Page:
With NREL’s Feedstock Research, Algae and Garbage Could Be Ingredients for Zero-Emissions Fuels of the Future

Oct. 20, 2021

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Scientist Lieve Laurens stands in one of NREL’s algae labs, which provide a critical capability for studying the genes and metabolism of algae. Laurens is among four NREL researchers leading the feedstock research. Photo by Dennis Schroeder, NREL

In theory, over 1 billion tons of biomass could be sustainably collected and processed into biofuels by 2030 in the United States, according to U.S. Department of Energy analysis.

But turning that theory into practice hinges on improvements in how biomass is grown, collected, and processed. This is especially true for emerging feedstocks like municipal solid waste (MSW) and carbon-dioxide-eating microalgae—both promising ingredients for making net-zero-emission biofuels and bioproducts.

The National Renewable Energy Laboratory (NREL) is helping unlock the full potential of the U.S. feedstock supply after receiving over $2 million from the U.S. Department of Energy Bioenergy Technologies Office (BETO).

Used for two projects, the funding will support NREL scientists and partners studying how to best grow photosynthetic algae and efficiently sort municipal solid waste, important steps for making both feedstocks more economical.

"Algae and MSW have unique potential as biofuel feedstocks—carbon sequestration and broad waste reduction," said Zia Abdullah, laboratory program manager for NREL's BETO-funded biomass research. "These two projects will lower key barriers to scaling up the use and affordable production of these promising resources."

Making biofuel from algae and MSW presents unique logistical challenges. For example, farmers must expertly grow algae in large outdoor ponds, where the organisms are exposed to a range of weather conditions. The algal biomass must then be harvested and processed to generate the fuel-feedstock. A key challenge with MSW, on the other hand, is quickly sorting and processing its jumble of glass, metal, plastic, food waste, and other materials that are thrown in the trash.

Smart Waste Sorting With Advanced Imaging and Artificial Intelligence

Today, over 50% of MSW is sent to landfills across the country. This project aims to overcome a primary barrier for transforming that waste into a resource for making sustainable fuels and chemicals: quickly characterizing and sorting the many materials that comprise MSW. A team of NREL researchers, led by John Yarbrough and Ashutosh Mittal, along with partners at North Carolina State University, the town of Cary, and IBM, will develop and demonstrate an open-source, freely available, and fully functional smart MSW management system.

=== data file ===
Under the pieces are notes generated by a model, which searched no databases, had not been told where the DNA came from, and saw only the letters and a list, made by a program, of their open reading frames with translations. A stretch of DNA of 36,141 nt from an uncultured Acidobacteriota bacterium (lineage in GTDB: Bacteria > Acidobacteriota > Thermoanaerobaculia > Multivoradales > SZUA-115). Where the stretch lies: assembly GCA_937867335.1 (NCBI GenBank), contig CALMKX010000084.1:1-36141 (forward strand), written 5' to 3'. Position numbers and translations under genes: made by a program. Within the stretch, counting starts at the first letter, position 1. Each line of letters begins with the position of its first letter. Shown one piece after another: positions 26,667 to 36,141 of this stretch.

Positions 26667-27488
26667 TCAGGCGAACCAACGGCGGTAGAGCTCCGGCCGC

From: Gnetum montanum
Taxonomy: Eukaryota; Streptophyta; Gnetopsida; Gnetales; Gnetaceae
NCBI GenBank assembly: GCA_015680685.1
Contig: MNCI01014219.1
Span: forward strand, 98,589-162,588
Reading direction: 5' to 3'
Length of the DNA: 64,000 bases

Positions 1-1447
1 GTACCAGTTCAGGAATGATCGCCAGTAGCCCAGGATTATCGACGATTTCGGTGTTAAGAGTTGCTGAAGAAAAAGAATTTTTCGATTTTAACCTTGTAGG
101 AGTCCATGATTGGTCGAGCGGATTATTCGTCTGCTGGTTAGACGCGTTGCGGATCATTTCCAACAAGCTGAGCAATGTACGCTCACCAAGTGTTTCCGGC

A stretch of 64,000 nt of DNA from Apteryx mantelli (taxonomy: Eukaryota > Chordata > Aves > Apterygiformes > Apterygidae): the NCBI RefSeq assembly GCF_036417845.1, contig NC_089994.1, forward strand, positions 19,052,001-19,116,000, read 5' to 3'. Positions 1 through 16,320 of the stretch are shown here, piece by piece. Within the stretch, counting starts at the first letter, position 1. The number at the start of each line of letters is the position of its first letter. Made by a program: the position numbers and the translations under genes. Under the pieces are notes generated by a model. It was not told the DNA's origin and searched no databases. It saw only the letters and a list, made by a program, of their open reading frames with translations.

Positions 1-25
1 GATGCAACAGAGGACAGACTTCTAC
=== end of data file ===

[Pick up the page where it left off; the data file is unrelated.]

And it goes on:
The novel sorting system will utilize a combination of spectroscopy, computer vision, and machine learning to rapidly identify, characterize, and provide informed decisions on the overall quality of different MSW materials, including determining their calorific value. This work will ultimately allow the AI-driven smart MSW management system to be coupled with commercially available robotic systems, allowing for proper redirection of the organic fractions of MSW (food, plastic, paper and paperboard, rubber, leather, and textile) in real time at multiple conveyer speeds to the appropriate conversion-ready feedstock destination.

Major Participants: North Carolina State University, NREL, the town of Cary, North Carolina, and IBM Inc.

Cultivating Algae Outdoors Using Passive Direct Air Captured Carbon Dioxide

Scientists are increasingly interested in using photosynthetic microalgae to capture and store greenhouse gases, such as carbon dioxide (CO2), from the atmosphere. However, today's algae farms must be supplemented with cheap, steady streams of CO2—often from nearby powerplants or fuel refineries—and delivered so far in excess of algae ponds' capacity that efficiencies are often less than 20%. A team of scientists aims to improve the capture and storage efficiency of CO2 by coupling algae cultivation as photosynthetic and biocatalysis systems to a mechanical tree harboring a passive direct air capture unit.

To maximize the uptake of CO2, the NREL team, led by Lieve Laurens, will study mechanisms for increasing carbon capture and storage efficiency of algae using biological, engineering, and analysis approaches. In concert with techno-economic and life-cycle analysis, the NREL team will study the diet of a highly productive algae species to understand how it might be engineered to better store the greenhouse gas as cell biomass, as well as develop novel CO2 delivery approaches in combination with the introduction of a highly effective carbonic anhydrase protein.

Major Participants: Arizona State University, NREL, and Silicon Kingdom Holdings

Learn more about NREL's bioenergy research, including algae research and feedstock research.